Sasha De Sola as Odette in Tomasson’s Swan Lake // © RJ Muna for San Francisco Ballet

Good and evil, loyalty and betrayal, honesty and deception—Swan
Lake presents a narrative rich with elemental dichotomies. There’s
even duality embodied in the main character; Odette, the innocent white swan, and Odile, the manipulative black swan, are portrayed by the same dancer. In life and onstage, swans are both beautiful and very fierce, and conveying the nuances of the sharply contrasting feminine archetypes of Odette and Odile is one of the great artistic challenges for a ballerina.

In the story of Swan Lake, the sorcerer Von Rothbart puts a spell on Odette, making her a swan by day and woman by night. To break the spell requires a man who will promise his love— and remain faithful to that vow. After Prince Siegfried meets Odette deep in the forest, falls in love, and declares his loyalty, Von Rothbart brings his daughter Odile (disguised to look like Odette) to a ball at the Palace at which Siegfried must choose a wife. When Siegfried unwittingly proclaims his love for the wrong woman, Odette must remain a swan forever.

The epitome of virtuous innocence, Odette is gentle and vulnerable, a heroine yearning for true love whose ethereal grace conveys a sense of tragic beauty. Her movements are smooth and graceful, with arms that ripple like the surface of a moonlit lake, sustained balances, and delicate footwork. Dancing the role of Odette demands exquisite control, particularly in the slower, extended movements, as well as the emotional depth to effectively convey the character’s poignant journey in pursuit of enduring love.


Assertive and seductive, Odile is emblematic of feminine confidence and power. It’s a part that requires showstopping displays of technical prowess, with expansive movements, powerful jumps, and a famous series of 32 fouetté turns. Performing the role of Odile requires a fearless physicality, as well as the ability to portray manipulation and cunning while also maintaining an enigmatic sense of grace and allure.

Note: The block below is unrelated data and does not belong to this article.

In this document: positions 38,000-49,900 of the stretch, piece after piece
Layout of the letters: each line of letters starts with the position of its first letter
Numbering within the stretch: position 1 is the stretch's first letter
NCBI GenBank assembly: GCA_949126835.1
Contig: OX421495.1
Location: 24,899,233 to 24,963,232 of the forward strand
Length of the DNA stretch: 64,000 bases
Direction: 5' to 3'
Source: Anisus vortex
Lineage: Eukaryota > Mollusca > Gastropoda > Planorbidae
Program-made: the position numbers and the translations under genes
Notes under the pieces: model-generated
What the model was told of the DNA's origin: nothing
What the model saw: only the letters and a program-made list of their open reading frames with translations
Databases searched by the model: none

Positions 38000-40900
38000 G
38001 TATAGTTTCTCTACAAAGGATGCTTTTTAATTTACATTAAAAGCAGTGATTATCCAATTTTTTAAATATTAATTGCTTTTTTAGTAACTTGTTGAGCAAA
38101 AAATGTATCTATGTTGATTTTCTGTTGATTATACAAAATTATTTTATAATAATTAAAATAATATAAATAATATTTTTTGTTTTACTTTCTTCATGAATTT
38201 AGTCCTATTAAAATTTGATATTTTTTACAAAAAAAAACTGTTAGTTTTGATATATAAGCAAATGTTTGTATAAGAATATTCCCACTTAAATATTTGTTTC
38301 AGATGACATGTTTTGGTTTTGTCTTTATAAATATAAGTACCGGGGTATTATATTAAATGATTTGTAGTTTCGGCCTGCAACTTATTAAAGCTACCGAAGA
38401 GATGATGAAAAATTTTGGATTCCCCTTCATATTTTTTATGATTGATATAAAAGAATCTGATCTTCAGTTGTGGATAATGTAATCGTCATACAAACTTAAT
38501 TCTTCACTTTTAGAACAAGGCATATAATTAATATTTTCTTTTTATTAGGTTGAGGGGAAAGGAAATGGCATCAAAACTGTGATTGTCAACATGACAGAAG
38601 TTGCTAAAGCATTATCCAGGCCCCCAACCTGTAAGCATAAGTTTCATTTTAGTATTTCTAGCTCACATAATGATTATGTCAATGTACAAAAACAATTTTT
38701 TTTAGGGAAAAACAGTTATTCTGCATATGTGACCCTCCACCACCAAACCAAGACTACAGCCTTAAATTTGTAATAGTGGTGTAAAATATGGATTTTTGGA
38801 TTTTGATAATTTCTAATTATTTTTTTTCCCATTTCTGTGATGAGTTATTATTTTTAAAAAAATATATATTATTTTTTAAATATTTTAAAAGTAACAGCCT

Across three acts, the dancer portraying Odette and Odile changes not just costumes, but demeanor and movement quality, transitioning seamlessly from sweepingly romantic to seductively flirtatious. There are

echoes of the ways Odette moves in Odile’s dancing; her arms also move like wings, but with an authority and vigor that evokes a completely different personality. From Odette’s gentle selflessness to Odile’s imperious charisma, each character excels at what the other lacks.

Because of this duality, the ballroom scene in which Odile seduces the Prince becomes rather meta: the dancer knows that the audience knows that she’s tricking the prince, and also that the audience is watching to see how she’ll pull it off. For the narrative to work, the Prince needs to see enough of Odette to declare his everlasting love for her, while the audience needs to feel that they’re in on the ruse and can easily tell it’s not Odette.


Portraying one of the two characters often comes more naturally to most ballerinas, depending on individual strengths, artistic inclinations, emotional connection to the characters, and even stage in life (think Taylor Swift: if Odette maps to the “Lover” era, Odile definitely rocks the “Reputation” era). The artistic choices dancers make in their portrayal of

the dual role are yet another element of what makes watching Swan Lake enduringly fascinating; it’s revealing not just of the skill of the dancer portraying Odette and Odile, but also a bit of her temperament, disposition, and personality.

This article was provided courtesy of San Francisco Ballet and written by Caitlin Sims, Editor in Chief and Content Director of Dance Magazine.

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